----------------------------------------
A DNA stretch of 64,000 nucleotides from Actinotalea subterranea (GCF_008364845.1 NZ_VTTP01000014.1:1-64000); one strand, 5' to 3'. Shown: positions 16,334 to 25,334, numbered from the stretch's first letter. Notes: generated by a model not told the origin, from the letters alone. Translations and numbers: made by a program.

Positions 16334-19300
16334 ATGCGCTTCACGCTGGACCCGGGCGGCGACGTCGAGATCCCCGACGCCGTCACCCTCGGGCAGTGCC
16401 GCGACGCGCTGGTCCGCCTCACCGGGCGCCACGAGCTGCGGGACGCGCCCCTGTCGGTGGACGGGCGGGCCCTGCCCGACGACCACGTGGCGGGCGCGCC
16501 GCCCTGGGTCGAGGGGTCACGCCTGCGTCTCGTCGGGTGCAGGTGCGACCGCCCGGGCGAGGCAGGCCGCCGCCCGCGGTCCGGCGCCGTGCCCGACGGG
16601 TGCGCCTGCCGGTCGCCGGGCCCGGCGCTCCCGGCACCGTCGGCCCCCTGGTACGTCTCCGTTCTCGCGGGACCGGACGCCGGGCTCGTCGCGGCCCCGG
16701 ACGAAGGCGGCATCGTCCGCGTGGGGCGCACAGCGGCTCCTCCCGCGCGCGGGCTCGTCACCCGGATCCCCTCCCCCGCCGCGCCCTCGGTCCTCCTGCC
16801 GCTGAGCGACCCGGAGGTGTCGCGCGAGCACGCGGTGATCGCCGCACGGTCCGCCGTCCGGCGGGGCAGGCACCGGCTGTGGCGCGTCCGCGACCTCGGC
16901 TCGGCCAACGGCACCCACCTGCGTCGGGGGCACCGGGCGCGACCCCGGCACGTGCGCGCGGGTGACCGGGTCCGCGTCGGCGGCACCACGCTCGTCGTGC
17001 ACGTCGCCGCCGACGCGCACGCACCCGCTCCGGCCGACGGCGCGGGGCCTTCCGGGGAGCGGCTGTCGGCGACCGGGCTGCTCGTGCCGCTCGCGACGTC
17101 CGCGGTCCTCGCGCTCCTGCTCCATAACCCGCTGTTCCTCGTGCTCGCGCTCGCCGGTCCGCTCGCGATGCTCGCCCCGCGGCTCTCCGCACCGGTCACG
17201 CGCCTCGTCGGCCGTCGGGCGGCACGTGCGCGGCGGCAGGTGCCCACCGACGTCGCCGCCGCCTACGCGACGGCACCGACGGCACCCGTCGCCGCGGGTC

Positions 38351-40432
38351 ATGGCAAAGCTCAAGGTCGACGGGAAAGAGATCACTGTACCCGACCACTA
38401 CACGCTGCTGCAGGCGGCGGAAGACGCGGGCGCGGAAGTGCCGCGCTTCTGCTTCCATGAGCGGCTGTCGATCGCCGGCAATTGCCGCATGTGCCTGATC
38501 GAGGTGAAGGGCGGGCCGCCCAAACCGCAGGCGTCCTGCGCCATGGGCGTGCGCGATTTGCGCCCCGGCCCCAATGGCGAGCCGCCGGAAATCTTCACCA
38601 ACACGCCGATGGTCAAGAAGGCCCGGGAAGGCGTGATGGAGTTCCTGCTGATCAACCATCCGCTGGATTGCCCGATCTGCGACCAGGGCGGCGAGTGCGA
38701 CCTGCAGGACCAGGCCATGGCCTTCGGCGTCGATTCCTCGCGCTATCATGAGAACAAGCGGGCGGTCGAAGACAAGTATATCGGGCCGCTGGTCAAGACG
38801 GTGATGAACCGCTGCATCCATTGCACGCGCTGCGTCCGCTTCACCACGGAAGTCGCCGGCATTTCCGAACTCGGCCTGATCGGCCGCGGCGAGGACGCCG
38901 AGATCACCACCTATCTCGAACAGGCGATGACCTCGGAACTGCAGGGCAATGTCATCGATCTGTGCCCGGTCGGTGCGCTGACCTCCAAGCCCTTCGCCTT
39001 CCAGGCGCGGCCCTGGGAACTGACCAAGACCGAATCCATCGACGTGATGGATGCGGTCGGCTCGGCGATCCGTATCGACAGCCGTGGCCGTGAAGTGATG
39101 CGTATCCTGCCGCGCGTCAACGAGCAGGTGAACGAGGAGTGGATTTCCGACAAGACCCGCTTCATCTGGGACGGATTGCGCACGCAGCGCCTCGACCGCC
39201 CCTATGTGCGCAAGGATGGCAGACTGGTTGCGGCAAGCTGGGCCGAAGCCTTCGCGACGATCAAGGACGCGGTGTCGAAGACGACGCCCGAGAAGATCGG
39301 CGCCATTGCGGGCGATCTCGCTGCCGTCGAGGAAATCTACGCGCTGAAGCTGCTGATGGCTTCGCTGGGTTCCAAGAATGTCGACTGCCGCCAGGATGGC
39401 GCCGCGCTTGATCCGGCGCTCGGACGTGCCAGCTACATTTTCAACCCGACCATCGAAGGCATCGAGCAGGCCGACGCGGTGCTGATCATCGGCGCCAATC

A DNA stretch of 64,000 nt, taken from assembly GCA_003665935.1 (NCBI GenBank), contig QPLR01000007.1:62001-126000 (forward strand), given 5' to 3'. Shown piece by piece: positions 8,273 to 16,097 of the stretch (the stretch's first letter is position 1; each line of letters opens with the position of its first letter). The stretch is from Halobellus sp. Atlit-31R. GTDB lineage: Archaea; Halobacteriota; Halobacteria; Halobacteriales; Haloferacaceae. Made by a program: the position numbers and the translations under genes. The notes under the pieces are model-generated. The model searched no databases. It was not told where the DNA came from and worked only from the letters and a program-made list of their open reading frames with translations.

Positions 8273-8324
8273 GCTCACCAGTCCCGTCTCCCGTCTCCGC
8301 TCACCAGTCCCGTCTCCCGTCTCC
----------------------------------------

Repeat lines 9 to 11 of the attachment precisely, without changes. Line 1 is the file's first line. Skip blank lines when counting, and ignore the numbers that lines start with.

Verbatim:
16901 TCGGCCAACGGCACCCACCTGCGTCGGGGGCACCGGGCGCGACCCCGGCACGTGCGCGCGGGTGACCGGGTCCGCGTCGGCGGCACCACGCTCGTCGTGC
17001 ACGTCGCCGCCGACGCGCACGCACCCGCTCCGGCCGACGGCGCGGGGCCTTCCGGGGAGCGGCTGTCGGCGACCGGGCTGCTCGTGCCGCTCGCGACGTC
17101 CGCGGTCCTCGCGCTCCTGCTCCATAACCCGCTGTTCCTCGTGCTCGCGCTCGCCGGTCCGCTCGCGATGCTCGCCCCGCGGCTCTCCGCACCGGTCACG